Nikon 85mm f/1.4 I try and try to convince myself to get the 1.8 instead. But I've used both, and the 1.4 is simply magic.

Another SB-800 and Pocket Wizard. One light simply isn't going to do everything I need.

Beyond that, I have enough budgeted for either a 14-24 (a beautiful lens, but I'm torn trying to make a business case for it) or a set of a couple of AB lights and associated modifiers (probably more practical) I'm leaning heavily towards the lights, as I think 24mm on FX will be wide enough for me for a while. I've rarely shot wider than 27mm equivalent, so I'm ok with 24. Hopefully.

Also, a couple of lightstands, an umbrella or two, a roll of seamless, some business cards and a sign for the back window of the van. I'm sending some design work to a little company called FatTofu ( who will be doing my logo and stuff. As you can tell by the graphic above, I am not a designer!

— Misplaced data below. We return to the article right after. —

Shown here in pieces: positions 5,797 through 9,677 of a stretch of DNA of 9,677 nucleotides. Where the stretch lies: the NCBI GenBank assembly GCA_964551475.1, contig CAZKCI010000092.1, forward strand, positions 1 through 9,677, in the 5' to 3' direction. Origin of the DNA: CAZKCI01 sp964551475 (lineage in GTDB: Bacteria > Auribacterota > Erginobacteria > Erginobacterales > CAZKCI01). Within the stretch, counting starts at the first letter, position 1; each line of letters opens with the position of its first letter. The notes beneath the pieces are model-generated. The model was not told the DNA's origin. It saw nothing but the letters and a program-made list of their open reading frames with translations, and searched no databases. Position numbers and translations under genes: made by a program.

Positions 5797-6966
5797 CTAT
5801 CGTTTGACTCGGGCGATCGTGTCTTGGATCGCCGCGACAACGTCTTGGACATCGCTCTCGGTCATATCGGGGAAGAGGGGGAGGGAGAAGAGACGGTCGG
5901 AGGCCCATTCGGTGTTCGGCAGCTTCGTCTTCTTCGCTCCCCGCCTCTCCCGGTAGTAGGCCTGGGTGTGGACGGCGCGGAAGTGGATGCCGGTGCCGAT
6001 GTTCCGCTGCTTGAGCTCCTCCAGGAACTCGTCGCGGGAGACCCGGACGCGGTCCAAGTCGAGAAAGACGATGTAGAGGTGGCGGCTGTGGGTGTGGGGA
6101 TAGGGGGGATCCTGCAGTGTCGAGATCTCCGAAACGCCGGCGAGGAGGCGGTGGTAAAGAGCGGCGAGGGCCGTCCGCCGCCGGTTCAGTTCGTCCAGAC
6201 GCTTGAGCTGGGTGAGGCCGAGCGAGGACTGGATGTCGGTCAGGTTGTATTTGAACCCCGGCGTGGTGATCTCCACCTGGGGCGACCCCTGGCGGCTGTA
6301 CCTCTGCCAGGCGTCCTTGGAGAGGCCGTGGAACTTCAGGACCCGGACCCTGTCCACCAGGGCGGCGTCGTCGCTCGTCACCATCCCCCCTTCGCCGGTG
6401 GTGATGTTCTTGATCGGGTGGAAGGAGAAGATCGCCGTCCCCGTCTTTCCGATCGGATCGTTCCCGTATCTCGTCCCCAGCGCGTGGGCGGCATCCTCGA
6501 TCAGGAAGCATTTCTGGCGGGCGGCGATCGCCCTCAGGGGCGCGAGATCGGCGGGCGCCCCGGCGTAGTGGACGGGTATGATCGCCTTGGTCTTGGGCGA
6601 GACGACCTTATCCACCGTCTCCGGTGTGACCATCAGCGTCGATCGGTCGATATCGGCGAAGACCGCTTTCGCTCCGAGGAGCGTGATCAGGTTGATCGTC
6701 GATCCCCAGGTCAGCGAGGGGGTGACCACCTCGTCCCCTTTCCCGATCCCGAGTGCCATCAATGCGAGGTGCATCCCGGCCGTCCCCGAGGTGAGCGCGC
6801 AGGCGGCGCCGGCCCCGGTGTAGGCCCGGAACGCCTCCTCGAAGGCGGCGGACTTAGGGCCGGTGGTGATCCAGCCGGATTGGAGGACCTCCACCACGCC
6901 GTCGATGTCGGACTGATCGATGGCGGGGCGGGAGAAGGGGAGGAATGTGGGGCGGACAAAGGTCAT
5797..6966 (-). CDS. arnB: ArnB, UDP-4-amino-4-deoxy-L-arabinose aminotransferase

Anyway, thanks to all for the support as always. More to come soon. And I promise to keep the gear posts to a minimum. This stuff is tools, and right now I'm investing in the future of my business. Hopefully I'm not putting the cart too far ahead of the horse.

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Friday, July 18, 2008

iMac, therefore iAm

Just another step in my continual pursuit of the most forced relevance ever in a blog post title...